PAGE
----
Dr. Parran, who has been treating patients with alcohol and drug addiction since the 80s and co-directs detoxification and addiction treatment at St. Vincent Charity Medical Center’s Rosary Hall, commented on the alarming rise in patients in need of substance use treatment; Rosary Hall went from treating an average five patients a month in the 90s to a staggering five a day in the current tsunami of opioid addiction. This fact, however, is not an indication that the number of U.S. substance users is growing.
“If you take 100 people and give them all opiates, 10 will develop addiction,” Dr. Parran stated. “But the same is true of beer,” (i.e., on average, one in ten beer imbibers will develop a drinking problem). He said that this 10 percent rate of addiction has held steady for more than 70 years, since men returned from WWII battlefields and women were more apt to drink.
Dr. Parran compares addiction to the insatiable blood-sucking of plant Audrey II in the film "Little Shop of Horrors," and to the character Gollum in J.R.R. Tolkien’s "Lord of the Rings." “The ring took over every meaningful relationship in his life.” The problem with today’s addiction, he explained, is the substance that is being used, noting that 30 or 40 years ago less lethal substances such as marijuana and alcohol were the drugs of choice.
“Opioids have a massive effect on the brain,” Dr. Parran explained. “People have major withdrawal…it makes people feel like they are literally dying. It takes months, even years for the brain to recalibrate to the place it was before the opioids.”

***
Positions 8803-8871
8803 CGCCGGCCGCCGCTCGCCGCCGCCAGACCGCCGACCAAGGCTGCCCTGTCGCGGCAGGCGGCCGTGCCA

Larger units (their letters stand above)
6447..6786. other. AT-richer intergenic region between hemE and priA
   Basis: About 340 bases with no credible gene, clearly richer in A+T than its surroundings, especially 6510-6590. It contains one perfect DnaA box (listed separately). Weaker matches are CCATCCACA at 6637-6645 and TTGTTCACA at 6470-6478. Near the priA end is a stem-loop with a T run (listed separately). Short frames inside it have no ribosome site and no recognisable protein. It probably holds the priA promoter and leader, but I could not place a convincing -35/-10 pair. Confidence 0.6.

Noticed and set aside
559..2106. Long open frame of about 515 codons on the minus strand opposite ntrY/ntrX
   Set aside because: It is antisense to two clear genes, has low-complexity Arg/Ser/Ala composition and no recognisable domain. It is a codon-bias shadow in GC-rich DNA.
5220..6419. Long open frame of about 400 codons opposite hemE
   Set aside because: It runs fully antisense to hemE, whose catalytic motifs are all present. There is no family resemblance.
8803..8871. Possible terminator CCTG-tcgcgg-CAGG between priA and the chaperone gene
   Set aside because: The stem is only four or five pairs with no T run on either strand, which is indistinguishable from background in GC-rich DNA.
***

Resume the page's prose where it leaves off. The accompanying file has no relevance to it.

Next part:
In closing, Dr. Hedaya called on “the addiction and psychiatric community to rise to the occasion” by upping the number of patients they treat and sharply curbing the prescribing of opioids. Mr. Herbert, ever the patient advocate, rejoined, “People do not deserve to be taken off their meds if they are doing well on them.” He added, “People are being seriously hurt, committing suicide.”
The forum was co-sponsored by the Case Western Reserve University Siegal Lifelong Learning Program, the League of Women Voters-Greater Cleveland, Cleveland.com and The Plain Dealer, and Lakewood Public Library; the Corporate sponsor was First Interstate Properties, Ltd.
Lise Millay Stevens has been a writer and editor in the health care field for more than 25 years with experience gained as a deputy director in the communications bureau of the New York City Department of Health, a senior press associate and managing editor with the American Medical Association. She moved from NYC to Lakewood in 2012 to care for her mom, who recently rejoined the angels. She lives in the home she has co-owned since 1992; her only child has whiskers, is furry and four-legged, and provides sunshine, love and laughs on a daily basis.
Lise Millay Stevens has been a writer and editor in the health care field for more than 25 years with experience gained as a deputy director in the communications bureau of the New York City Department of Health, a senior press associate and managing editor with the American Medical Association. Her career in medical writing and editing started when she became the editorial associate of Neurology, a journal run out of University Hospitals of Cleveland for ten years. She obtained her Master's of Spanish and Bachelor's of French from Cleveland State University.
Lise moved from NYC to Lakewood in 2012 to care for her mom, who recently rejoined the angels. She lives in the home she has co-owned since 1992; her only child has whiskers, is furry and four-legged, and provides sunshine, love and laughs on a daily basis. Her hobbies are reading, photography, writing, hanging out at various local establishments with friends/family and sharing a meal and a brew. Her newest adventure is studying to be a professional cat behaviorist.